I’ve said from the beginning that roller derby celebrates and empowers women, but it wasn’t until yesterday that I managed to put my finger on exactly why I love derby. It’s not because it empowers women, but because it makes them powerful.

In this patriarchal society, where women’s bodies are property of men, where women are encouraged, if not forced, to make themselves thinner, less hairy and generally submissive under the guise of ‘beauty’, it’s hard for women to really feel like their bodies belong to themselves. This is where, for me, roller derby comes in. Roller derby teaches women a new way of inhabiting their bodies, of seeing it not as something which has to be moulded to a form dictated by someone else, but instead as something which you learn to trust and when you do, it frequently surprises you with its strength.

Roller derby is a sport, it’s about being better than you were last week, about being out of breath and about waking up the next day with aching muscles. But it’s not about comparing yourself to others, it’s about learning at your own speed and patiently teaching your body to do things you didn’t think it could do. The whole act of skating is, if you think about it, fairly ridiculous, as a coach once told me ‘you’ve strapped wheels to your feet, why would you do that dumbass?’. And as a result it makes you think differently about how you move. Yesterday I skated 27 laps of the track in 5 mins (ok, I’ll stop bragging now…) and I didn’t do it by pounding my feet on the ground as hard as I could, I did it by staying low, focussing on my technique and thinking of the ground as an extension of my feet rather than something I was afraid of. It taught me to reevaluate about my relationship with my surroundings and with myself.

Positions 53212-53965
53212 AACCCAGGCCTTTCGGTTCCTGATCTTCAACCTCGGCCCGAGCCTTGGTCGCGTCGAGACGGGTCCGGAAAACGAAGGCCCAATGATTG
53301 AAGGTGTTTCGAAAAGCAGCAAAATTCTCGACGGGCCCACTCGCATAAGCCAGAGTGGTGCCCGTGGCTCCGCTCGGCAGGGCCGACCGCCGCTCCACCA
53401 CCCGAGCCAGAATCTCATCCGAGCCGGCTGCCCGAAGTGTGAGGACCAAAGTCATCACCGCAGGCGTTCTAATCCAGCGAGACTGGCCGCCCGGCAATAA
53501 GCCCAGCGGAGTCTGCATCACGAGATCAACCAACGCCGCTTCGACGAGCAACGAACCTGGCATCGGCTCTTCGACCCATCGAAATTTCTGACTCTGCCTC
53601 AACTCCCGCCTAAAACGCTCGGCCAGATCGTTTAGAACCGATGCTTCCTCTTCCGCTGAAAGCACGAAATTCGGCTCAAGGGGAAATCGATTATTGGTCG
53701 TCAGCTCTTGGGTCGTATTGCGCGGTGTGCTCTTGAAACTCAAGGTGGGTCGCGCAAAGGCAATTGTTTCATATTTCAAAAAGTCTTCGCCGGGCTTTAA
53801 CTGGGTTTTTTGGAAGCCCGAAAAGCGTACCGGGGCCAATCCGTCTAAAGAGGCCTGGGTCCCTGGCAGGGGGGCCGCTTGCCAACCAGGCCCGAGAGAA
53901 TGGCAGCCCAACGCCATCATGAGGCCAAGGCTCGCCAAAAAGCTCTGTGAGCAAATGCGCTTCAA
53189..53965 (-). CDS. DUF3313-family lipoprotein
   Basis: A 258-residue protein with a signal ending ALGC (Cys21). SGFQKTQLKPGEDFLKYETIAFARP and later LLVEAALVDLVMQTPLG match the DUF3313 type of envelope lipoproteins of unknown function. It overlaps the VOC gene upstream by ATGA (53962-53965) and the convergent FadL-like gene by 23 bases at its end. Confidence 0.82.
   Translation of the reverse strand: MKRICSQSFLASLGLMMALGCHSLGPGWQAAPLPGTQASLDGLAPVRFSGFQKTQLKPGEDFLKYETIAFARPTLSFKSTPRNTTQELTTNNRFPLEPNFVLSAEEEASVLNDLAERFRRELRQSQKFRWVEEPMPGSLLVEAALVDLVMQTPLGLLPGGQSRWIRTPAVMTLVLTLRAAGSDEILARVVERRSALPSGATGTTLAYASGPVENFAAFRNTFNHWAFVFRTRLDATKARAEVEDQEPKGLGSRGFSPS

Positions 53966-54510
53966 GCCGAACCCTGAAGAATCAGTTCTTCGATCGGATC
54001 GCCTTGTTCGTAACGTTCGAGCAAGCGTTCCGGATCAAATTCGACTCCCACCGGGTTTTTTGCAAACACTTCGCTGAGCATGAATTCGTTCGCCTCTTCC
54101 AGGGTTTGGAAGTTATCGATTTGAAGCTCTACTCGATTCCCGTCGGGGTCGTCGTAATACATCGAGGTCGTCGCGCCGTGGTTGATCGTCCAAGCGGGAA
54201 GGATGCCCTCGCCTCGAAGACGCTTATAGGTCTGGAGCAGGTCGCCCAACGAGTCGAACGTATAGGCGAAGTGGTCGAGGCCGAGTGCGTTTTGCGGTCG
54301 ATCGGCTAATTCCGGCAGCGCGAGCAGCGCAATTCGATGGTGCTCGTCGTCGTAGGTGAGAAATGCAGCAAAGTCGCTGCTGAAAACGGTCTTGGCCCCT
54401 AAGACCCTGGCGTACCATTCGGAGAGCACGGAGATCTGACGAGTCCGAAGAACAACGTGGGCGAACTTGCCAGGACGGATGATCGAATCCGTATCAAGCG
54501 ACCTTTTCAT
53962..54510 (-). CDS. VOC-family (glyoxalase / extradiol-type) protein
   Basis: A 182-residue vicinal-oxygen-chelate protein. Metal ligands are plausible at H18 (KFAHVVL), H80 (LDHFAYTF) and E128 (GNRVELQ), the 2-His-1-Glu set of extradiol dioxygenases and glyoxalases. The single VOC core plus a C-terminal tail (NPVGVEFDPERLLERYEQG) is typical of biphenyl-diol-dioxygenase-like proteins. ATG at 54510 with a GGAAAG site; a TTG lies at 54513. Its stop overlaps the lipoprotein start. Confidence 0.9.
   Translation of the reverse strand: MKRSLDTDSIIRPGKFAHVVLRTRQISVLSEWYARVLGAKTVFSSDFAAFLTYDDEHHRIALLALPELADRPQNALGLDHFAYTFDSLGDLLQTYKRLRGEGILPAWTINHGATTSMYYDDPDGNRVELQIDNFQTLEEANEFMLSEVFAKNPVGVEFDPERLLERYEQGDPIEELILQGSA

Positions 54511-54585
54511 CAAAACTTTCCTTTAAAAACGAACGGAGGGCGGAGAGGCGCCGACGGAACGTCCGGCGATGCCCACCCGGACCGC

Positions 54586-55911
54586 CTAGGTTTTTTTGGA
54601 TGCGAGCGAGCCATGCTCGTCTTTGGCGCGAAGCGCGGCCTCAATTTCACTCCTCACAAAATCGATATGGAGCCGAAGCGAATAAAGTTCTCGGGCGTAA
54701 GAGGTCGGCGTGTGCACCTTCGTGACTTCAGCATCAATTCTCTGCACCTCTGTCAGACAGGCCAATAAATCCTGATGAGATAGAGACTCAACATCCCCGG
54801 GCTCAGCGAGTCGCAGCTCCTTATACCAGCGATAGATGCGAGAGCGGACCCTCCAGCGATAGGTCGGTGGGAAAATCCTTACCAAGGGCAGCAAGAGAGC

When I got to derby practice I don’t get told what to eat, or how much you should weigh, I get told to think about my posture when I’m skating, or where my feet are placed in order to do this. For five plus hours a week my entire focus is on my body, the muscles aching to hold me up and my legs attempting to master new moves. I’m not trying to make myself smaller in order to sit next to someone on public transport, or worrying about whether my eyebrows are plucked sufficiently (hint: they’re not), I’m thinking about what my body can do, not what it can’t.

Derby gives you new muscles you didn’t think you had, I can probably kick a door down now just from the hours I’ve spent squatting. But it’s not the physical power I’ve gained from derby that makes me feel powerful, it’s the shift in the way I think about my body, and the relationship I have with it. I’ve regained something which I didn’t even realise I’d lost, and now I’ve got it back I’m stronger than ever.

derby skating


Introducing… Jenny Wreck